Nonpartisan Election Laws Challenged in Montana

Before the 2016 election season even concluded, the 2018 campaign season for one small Montana community had already started heating up. Robin Benson, the Clerk and Recorder of Lincoln County, a small county of less than twenty thousand people, announced on October 18, 2016, in a lawsuit filed in the U.S. District Court of Montana, that she plans on running for reelection in 2018. In the suit, Ms. Benson challenges Montana’s nonpartisan election laws as a violation of candidates’ free speech rights.

The current disagreement over the law began during Ms. Benson’s 2014 campaign for office. In 2009, the voters of Lincoln County elected to switch to nonpartisan elections for their local officeholders. Nonpartisan elections have a long history in the State of Montana. Along with requiring nonpartisan judicial elections, Montana has allowed counties to choose whether to conduct local government elections on a partisan or nonpartisan basis since the 1970’s. Under Montana’s statutory scheme and MCA § 13-10-602, nonpartisan candidates are prohibited from using the name of a political party in their campaigns. Any violations of Montana election law are criminal misdemeanors.

During the 2014 campaign, Ms. Benson prominently identified herself as a Republican in her campaign materials and on her campaign Facebook page. After complaints from her opponent and voters in the county, the Montana Commissioner of Political Practices John Motl and the Montana Secretary of State’s office both informed Ms. Benson that her campaign materials and online statements were in violation of Montana’s election law. Benson removed the references to the Republican party from her materials and Facebook page in the week before the 2014 election in order to comply with the law.  Ms. Benson now challenges that law as a violation of her First Amendment right to free speech and argues that she has a right to identify herself as a Republican in her campaign for reelection in 2018.

The State will likely have to defend the law under exacting strict scrutiny review. The United States Supreme Court has repeatedly upheld the importance of the First Amendment right to free speech in the context of political elections. For example, in Brown v. Hartlage, the Court held that the First Amendment right to free speech “has its fullest and most urgent application precisely to the conduct of campaigns for political office.” This means that the State will have to identify a compelling government interest for restricting candidate speech and that the restriction must be narrowly tailored so that the restriction does not “unnecessarily circumscribe protected expression.”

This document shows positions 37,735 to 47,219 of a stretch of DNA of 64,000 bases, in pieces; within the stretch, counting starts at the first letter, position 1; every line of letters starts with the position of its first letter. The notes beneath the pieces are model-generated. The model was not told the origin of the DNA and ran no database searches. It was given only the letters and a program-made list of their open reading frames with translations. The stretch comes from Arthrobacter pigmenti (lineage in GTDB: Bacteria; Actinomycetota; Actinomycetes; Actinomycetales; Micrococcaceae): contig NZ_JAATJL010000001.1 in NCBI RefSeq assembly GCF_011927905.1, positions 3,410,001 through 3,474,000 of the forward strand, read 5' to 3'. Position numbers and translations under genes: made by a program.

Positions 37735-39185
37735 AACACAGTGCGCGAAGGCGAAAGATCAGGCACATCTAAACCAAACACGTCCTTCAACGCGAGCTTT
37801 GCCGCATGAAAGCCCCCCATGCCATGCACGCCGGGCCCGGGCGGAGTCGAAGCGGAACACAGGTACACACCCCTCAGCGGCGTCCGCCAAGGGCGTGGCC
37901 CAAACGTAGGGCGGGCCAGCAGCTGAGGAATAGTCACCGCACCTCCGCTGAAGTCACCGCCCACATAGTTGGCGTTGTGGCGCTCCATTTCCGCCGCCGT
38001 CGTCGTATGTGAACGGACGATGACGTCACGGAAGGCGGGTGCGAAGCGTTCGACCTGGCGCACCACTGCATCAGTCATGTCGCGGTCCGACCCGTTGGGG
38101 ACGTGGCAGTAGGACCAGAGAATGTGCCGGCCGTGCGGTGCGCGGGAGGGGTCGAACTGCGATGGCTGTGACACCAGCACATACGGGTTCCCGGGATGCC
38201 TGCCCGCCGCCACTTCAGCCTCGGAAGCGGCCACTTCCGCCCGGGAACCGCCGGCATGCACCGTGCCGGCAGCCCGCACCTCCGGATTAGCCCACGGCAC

Montana’s unique statutory scheme, which allows counties to chose whether to run their local elections as partisan or nonpartisan, may spell doom for both compelling state interest and narrow tailoring arguments. In 2014, only fourteen of the fifty-six counties in Montana ran nonpartisan elections. This means that in the other forty-two counties, candidates were allowed to identify themselves as members of a political party. The State may find it difficult to argue that a non-mandatory law serves a compelling government interest. As of this writing, no briefs had yet been filed in the case, so we must wait for the State to articulate its compelling interest and how this scheme is narrowly tailored to meet it.

The stakes are high for the State. A successful suit for Ms. Benson will have repercussions well beyond Lincoln County; the challenged law governs all nonpartisan elections in the State. Beside the fourteen counties that held nonpartisan local elections in 2014, the law also governs all judicial elections from the county-level to the Montana Supreme Court.

Nonetheless, an adverse holding for the State may not have an immediate impact on judicial elections. Depending on how the issue is ultimately resolved by the court, Montana Code of Judicial Conduct Rule 4.1(A)(6), which prohibits judicial candidates from identifying as a candidate of a political organization, may still preserve the nonpartisan character of judicial elections in the State. This is especially true if the challenged statute’s non-mandatory nature for counties plays a role in the district court’s decision, because unlike a county’s choice to opt-in to nonpartisan local elections, Rule 4.1(A)(6) is not optional for judicial candidates. Regardless of any impact on judicial elections, the suit has potential to change the political landscape of local elections across the State.

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